Radioactive Wastewater From Fukushima’s Nuclear Power Plant Is Being Dumped In The Pacific Ocean
What does releasing 500 Olympic swimming pools of fission fondue mean for surfing?
It’s March 9, 2011. Kelly Slater is the current World Champion (his tenth) and has just beaten Taj Burrow in the opening event of the season, the Quikky Pro, Gold Coast with a 11.20 heat total. In coming months, he will face off with Owen Wright in three CT finals, winning two of them at Teahupo’o and Trestles, to become the cherished ‘K11y’ whose nick-namesake is branded on the soles of slippers.
Scrolling IG from the balcony of his Rainbow Bay complex, sipping pH 7+ agua between mad sensory payoffs at the Superbank, he probably didn’t have the foreboding sense the worst nuclear disaster since Chernobyl was just around the corner.
It’s March 11, 2011. A tsunami has struck Japan causing the Fukushima nuclear power plant to melt and release radioactive soup into the surrounding environment. The wave-rich beaches of the region close. 164,000 locals are displaced, thousands die from the associated stress, and words like ‘cesium-137’ trend on Google’s search engine.
12 years on and neither Kelly nor the Fukushima problem have gone away — today we’re focusing on the latter, cos there’s been some updates.
Over the next 17 days, the Japanese government began the controversial task of releasing 1.34 million tonnes (500 Olympic swimming pools) of treated but still slightly radioactive wastewater into the Pacific Ocean. The plan faces opposition in and outside Japan.
Here’s a breakdown of the controversy.
Following the Fukushima disaster, the plant operator, Tokyo Electric Power Company Holdings (TEPCO), took steps to limit the amount of groundwater and rainwater entering the reactor area. By using their Advanced Liquid Processing System (ALPS), they reduced the contaminated water to one-fifth of the initial amount. The ALPS reduces the amounts of more than 60 selected radionuclides to government-set releasable levels, except for tritium, which officials say is safe for humans if consumed in small amounts.
The ~1000 storage tanks containing ALPS-treated water are already filled to 98% of their 1.37 million-ton capacity. About 70% of the water held in the tanks still contains cesium, strontium, carbon-14 and other radionuclides exceeding government-set levels. “Wastewater will be re-treated until the concentrations meet those limits, then diluted by more than 100 times its volume of seawater before it is released. That will bring it way below international safety limits, but its radioactivity won’t be zero”, writes AP news.
The government and TEPCO say they need to empty the tanks and clear them from the plant complex to make room for the plant’s decommissioning and prevent accidental leaks of the tanks. The drop-point will be 1 kilometer (0.6 mile) off the coast. TEPCO plans to release 31,200 tons of treated water by the end of March 2024, which would empty only 10 tanks because of the continued production of wastewater at the plant. The release will be gradual and will continue for decades until the decommissioning of the plant is finished, TEPCO officials say.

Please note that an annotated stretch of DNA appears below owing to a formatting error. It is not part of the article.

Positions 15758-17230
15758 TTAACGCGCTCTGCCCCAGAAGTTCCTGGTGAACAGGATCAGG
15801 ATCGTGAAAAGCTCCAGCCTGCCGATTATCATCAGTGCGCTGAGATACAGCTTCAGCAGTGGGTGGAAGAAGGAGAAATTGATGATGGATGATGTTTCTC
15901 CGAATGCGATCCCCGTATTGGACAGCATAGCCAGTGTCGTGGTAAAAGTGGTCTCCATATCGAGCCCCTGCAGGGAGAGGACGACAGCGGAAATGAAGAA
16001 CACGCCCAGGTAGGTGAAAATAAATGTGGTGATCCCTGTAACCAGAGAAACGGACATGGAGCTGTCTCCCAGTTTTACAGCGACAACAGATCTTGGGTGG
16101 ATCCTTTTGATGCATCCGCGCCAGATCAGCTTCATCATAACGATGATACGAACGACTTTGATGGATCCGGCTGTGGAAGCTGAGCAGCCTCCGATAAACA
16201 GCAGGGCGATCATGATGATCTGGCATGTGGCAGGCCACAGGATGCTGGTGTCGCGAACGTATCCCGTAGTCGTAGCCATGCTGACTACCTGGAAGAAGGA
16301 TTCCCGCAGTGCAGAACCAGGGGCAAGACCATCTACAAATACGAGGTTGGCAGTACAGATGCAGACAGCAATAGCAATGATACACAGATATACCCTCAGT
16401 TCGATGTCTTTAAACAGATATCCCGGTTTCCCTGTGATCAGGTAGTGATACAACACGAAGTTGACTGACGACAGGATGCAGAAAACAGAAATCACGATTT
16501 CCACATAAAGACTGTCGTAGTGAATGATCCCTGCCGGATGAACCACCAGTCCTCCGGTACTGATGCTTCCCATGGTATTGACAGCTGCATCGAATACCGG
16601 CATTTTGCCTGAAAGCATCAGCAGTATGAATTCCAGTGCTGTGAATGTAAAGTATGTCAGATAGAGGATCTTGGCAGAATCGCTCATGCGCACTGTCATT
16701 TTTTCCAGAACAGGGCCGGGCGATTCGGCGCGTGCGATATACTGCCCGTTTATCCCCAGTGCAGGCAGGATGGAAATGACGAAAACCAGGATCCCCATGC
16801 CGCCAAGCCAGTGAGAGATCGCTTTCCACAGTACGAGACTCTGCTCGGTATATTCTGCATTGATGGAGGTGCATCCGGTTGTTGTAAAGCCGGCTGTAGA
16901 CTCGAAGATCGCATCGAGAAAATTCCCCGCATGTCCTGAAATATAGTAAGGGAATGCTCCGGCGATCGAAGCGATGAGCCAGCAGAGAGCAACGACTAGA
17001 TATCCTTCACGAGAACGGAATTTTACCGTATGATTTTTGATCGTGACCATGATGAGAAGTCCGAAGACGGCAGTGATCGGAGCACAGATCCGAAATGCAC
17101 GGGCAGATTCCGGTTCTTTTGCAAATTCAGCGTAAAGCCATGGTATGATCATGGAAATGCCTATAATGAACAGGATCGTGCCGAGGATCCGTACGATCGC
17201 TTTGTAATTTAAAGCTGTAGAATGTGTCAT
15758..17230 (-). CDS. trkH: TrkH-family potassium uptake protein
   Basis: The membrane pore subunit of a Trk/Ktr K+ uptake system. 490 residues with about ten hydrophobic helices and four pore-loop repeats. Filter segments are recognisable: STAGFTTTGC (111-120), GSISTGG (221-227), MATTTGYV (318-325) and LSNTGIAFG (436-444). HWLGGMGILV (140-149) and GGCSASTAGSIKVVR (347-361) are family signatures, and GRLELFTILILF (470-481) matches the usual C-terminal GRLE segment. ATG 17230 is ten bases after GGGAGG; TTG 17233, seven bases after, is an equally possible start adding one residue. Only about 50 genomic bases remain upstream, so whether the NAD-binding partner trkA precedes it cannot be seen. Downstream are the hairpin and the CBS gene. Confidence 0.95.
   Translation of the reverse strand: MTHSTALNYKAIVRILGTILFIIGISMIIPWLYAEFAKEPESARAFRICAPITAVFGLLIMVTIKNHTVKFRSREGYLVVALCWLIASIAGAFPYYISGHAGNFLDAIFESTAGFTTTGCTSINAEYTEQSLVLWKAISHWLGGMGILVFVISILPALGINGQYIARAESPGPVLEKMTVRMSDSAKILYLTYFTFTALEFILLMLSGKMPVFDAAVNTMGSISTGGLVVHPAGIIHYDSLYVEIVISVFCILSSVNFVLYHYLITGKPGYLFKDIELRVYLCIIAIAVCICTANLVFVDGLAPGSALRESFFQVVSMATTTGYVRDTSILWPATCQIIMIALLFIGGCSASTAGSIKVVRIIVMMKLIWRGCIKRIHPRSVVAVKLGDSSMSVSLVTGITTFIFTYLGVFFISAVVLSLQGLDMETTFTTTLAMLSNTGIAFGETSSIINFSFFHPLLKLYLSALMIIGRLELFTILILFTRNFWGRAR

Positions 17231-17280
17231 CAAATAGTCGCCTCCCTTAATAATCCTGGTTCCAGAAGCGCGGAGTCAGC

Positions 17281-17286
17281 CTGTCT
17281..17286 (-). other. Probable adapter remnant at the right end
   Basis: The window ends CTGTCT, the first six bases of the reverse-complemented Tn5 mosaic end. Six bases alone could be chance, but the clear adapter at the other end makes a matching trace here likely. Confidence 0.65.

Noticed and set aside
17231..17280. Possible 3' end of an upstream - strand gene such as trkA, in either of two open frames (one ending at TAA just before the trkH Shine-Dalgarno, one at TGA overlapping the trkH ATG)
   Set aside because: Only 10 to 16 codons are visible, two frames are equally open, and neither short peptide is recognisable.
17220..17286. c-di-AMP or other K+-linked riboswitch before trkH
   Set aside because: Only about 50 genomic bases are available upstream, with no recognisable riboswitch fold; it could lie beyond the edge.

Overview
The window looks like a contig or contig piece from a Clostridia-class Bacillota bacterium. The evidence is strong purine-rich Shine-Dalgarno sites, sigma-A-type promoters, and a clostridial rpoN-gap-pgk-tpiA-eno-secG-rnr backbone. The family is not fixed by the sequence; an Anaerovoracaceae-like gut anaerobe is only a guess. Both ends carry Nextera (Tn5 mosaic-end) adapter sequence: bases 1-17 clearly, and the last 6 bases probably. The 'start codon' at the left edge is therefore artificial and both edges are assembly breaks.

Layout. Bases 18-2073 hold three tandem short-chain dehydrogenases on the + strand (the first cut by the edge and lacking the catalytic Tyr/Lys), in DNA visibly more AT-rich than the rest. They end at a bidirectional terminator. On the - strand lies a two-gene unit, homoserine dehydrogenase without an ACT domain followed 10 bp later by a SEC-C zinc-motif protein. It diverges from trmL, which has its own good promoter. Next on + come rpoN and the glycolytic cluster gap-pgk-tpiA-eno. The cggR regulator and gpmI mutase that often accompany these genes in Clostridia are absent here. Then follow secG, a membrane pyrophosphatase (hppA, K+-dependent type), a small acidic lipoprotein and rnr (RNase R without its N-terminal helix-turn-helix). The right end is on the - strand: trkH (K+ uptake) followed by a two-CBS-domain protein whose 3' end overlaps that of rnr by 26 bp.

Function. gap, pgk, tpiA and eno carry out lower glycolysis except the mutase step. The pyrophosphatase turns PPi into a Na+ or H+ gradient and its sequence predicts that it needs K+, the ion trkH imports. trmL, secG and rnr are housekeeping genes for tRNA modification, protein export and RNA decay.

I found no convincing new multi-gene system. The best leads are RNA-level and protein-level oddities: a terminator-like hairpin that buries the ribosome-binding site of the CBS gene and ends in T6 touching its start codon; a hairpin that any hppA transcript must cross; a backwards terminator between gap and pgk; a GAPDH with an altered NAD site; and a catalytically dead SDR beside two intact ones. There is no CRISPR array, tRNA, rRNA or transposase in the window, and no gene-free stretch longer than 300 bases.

So into the Pacific Ocean they go.
The Japanese government has already allocated 80 billion yen ($5.9 billion USD) to support fisheries and seafood processing and combat potential reputation damage. Fukushima’s current catch is only about one-fifth its pre-disaster level due to a decline in the fishing population and smaller catch sizes. The head of the National Federation of Fisheries Cooperatives, Masanobu Sakamoto, said on Monday that “scientific safety and the sense of safety are different.” TEPCO has also promised to deal with reputational damage claims.
Trust in scientific authorities is largely what determines the perceived sense of safety. Japanese health and radiation specialist Shunichi Yamashita explains, “people are suffering from radiophobia” in his SPIEGEL interview. Adding “We know from Chernobyl that life expectancy of the evacuees dropped from 65 to 58 years — not because of cancer, but because of depression, alcoholism, and suicide. Relocation is not easy, the stress is very big. We must not only track those problems, but also treat them.”
Interestingly, there were no fatalities associated with the Fukushima nuclear power plant disaster that were attributed to radiological hazard, despite exposing tens of thousands of local residents within the 20-km exclusion zone. As of 27 February 2017, the Fukushima prefecture government counted 2,129 “disaster-related deaths” in the prefecture, mostly due to suicide, stress, and interruption of medical care.
What does it mean for surfing? Well it’s worth noting that surfers have already returned to the lineups in Fukushima, even with the plans going ahead to dump the waste material in the lineup. The 2020 Tokyo Olympics held at Tsurigasaki Surfing Beach, were held a little under four hours south via Suzuki Swift. Mick Fanning was within 50kms of the Fukushima plant during his Stab in the Dark in 2018.
Nic Bostrom, the acclaimed Swedish philosopher proposed in his 2019 paper, The Vulnerable World Hypothesis, “Is there a black ball in the urn of possible inventions?”. He writes, “One way of looking at human creativity is as a process of pulling balls out of a giant urn. The balls represent possible ideas, discoveries, technological inventions. Over the course of history, we have extracted a great many balls – mostly white (beneficial) but also various shades of gray (moderately harmful ones and mixed blessings)… What we haven’t extracted, so far, is a black ball: a technology that invariably or by default destroys the civilization that invents it.”
Yes, no black balls yet, but surfing in increasingly radioactive waters certainly feels… murky.
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